I personally abhor those who have to PUSH products on to people & find it necessary to back it up with Evidence…hmmm I keep going back to my Creator WHO KNOWS WHAT SHE/HE IS DOING.

    We are here to learn, so learn we shall,

    We are here to discern, so discern we shall.

    We all have choice.

    I am in the whole, life food lifestyle & I love it, I eat what I want, when I want, whatever I want ,of my creators food, straight from the ground & I feel Wonderful on ALL levels of my beingness.

    I do not care about my blood or body type, my blood & body type were created by THE SOURCE of all things and My Creator does not have body types & blood types rules…

    So if it were me, let the doggie paddle in his own doo and be Happy.

    There are folks out here who are really BIG in the Raw/Whole Life Food movement who every single day are SELLING, SELLING, SELLING Supplemental itmes..Super Foods and on & on.

    When I went to Ann Wigmore’s healt institute in Michigan in the 80’s..that is where I learned about my Creators Food and WOW what a difference in my life did that make Wake up call for my body, mind, spirt, soul..

    Guess what No supplements, No Super foods. To me ALL whole Alive foods are Super Foods to my body because MY Creator is involved in those seeds..He/she can dry up all the land and the water sources at a moments notice then what??

    Then waht does MAN have, huh?

    I do not, will not take supplements. No No No

    I, personally do not beleive that I HAVE to eat organic, due to the fact taht I beleive that If I work with my Creator and eat whole live foods, not matter what soil they came from, my Creator words with me and my bodiy to take care of itself and IT DOES.

    I abhor some Hu-MAn telling me what He thinks I need to do Oh.. Puke!!!

    ..so I do NOT listen to them..I Protect my gates, as the bible says ( which means I protect myself my what I read & watch & listen to & taste & touch )

    Go tell it on the mountains when there is NO PROFIT to be made….

    Everyone has the right to make money..and I think all who are making money, when they are doing it for love and caring of the human race they do NOT need to ATTACK others….By your fruits you shall be known….and some fruit is rotten and dried up.

    We all HAVE CHOICE,,,,,,,,,,,,,,,when someone has to bash to make themselves to APPEAR to have all the answers Oh well..why do they have to do this?????

    I personally have NOTGHING to do with Dr M & his viewpoints, I did not like his view points from yrs back..my inner being was screaming Get Away. so I did. and Dr M is welcome to his viewpoints just like the rest of us.

    Remember the Burden of Proof is on the attacker..Let him disprove what you have done with LOTS & LOTS of Evidence..If you even want to waste your time.

    Blessings to us all……G

  11. Again, this is not at all an extreme example of Campbell’s tactic of ad hominem, etc. And I am no Mercola defender. That said, Mercola isn’t incorrect because he is trying to make money or his ideas are a “business model” or he’s in the “marketplace”. He’s not incorrect because he doesn’t publish in peer-reviewed journals. Mercola may be “out of his element – way out” – but just saying that or that he doesn’t understand metabolism isn’t enough to make it true. Spending half or more of his word count explaining peer review is a distraction – Mercola could be correct (which I don’t think he is, so please don’t make it about that) regardless of whether he’s a researcher like Campbell. Again, I’m more upset that Campbell dismisses other people in this same way and with these same techniques than I am about Mercola, but it’s not a legitimate way to argue even if your target is a schmuck. Go refresh your memory about all the various logical fallacies and then read Campbell’s responses to Denise Minger, Chris Masterjohn, even Mercola, and unless you’re in complete denial you’ll see what I’m talking about.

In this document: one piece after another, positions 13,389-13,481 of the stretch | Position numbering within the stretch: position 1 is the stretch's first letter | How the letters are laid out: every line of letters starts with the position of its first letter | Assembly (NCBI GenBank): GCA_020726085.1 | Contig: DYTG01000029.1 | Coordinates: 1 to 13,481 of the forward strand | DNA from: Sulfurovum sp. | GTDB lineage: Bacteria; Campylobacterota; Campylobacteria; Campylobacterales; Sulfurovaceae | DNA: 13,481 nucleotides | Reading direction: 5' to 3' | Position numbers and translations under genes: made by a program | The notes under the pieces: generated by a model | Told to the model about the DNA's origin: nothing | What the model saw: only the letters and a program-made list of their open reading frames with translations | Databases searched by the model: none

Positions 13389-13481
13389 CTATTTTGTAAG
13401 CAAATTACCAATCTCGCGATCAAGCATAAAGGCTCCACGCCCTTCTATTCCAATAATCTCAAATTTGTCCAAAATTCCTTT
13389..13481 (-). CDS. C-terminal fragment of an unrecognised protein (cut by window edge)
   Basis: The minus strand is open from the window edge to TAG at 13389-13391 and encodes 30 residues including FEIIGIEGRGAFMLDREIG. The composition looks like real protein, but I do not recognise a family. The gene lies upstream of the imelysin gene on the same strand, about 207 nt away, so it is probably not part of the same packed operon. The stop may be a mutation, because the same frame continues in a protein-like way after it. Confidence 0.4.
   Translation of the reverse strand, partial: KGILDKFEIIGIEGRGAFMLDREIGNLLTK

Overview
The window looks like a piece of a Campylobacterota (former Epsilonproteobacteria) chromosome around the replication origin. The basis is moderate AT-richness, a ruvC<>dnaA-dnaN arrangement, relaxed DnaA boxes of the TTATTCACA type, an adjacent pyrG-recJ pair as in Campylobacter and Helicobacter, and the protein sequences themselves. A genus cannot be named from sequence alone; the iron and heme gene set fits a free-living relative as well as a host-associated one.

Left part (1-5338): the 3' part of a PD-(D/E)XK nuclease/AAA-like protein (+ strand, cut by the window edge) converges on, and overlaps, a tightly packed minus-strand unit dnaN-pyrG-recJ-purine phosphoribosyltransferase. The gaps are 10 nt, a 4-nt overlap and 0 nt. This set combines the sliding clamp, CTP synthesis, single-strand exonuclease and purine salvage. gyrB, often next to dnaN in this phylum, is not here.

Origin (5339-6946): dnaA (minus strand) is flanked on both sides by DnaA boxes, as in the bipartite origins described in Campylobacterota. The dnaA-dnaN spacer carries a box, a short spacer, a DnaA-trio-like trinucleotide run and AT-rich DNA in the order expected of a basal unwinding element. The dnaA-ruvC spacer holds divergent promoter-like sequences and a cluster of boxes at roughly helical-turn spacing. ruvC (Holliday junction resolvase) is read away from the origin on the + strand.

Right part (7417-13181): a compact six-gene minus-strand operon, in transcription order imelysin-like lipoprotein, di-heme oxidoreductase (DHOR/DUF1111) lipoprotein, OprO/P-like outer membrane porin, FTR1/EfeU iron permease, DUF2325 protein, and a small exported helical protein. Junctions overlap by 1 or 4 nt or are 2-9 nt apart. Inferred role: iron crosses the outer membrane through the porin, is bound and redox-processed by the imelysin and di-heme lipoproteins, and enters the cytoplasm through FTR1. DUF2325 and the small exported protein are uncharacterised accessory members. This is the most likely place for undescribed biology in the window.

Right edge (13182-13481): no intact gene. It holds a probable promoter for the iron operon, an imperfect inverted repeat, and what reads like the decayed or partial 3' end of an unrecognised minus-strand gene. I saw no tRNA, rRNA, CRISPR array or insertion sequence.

12. Greg: I too had the same response to reading Campbell’s rebuttal; I tend to get turned off to ad hominem attacks, even though he may be in the right. Thanks Robyn for making us aware of this and sharing great ideas for great health!

  13. To be clear, I’m not saying I definitely think everything Mercola says is wrong. I would need to spend more time reading Mercola than I’m inclined to at the moment. I’m saying that my posts are not about that.

  14. I’ve subscribed to Mercola’s newsletters and I have disliked that every time I go to read about something in regards to our health he always has something to sell at the end. . . No longer a subscriber! Thanks for setting the record straight and posting Campbell’s response. . .I suggest his book to lots of people when they ask about my becoming Vegan. Most don’t want to know!

    Thanks again! Lauri

  15. Don’t throw the baby out with the bath water. I find many of Dr. Mercola’s posts to be informative and objective. Though he is many times driven by what will lead to more profit and sales, I wouldn’t dismiss everything due to his drive to make money. There are many articles that he provides posts and links to, providing research and evidence, not just his one-sided-buy-my-product opinion as some make him out to be. As with most reasearchers and Dr’s though there is a god-complex that creeps up on them even though they may not be aware of it, or even deny it. Knowledge, noteriety, and money tend to taint us humans like that. I am grateful you questioned his wisdom and (lack) of understanding in this case though GSG. Keep on educating us, and my family and I will keep on drinking green smoothies.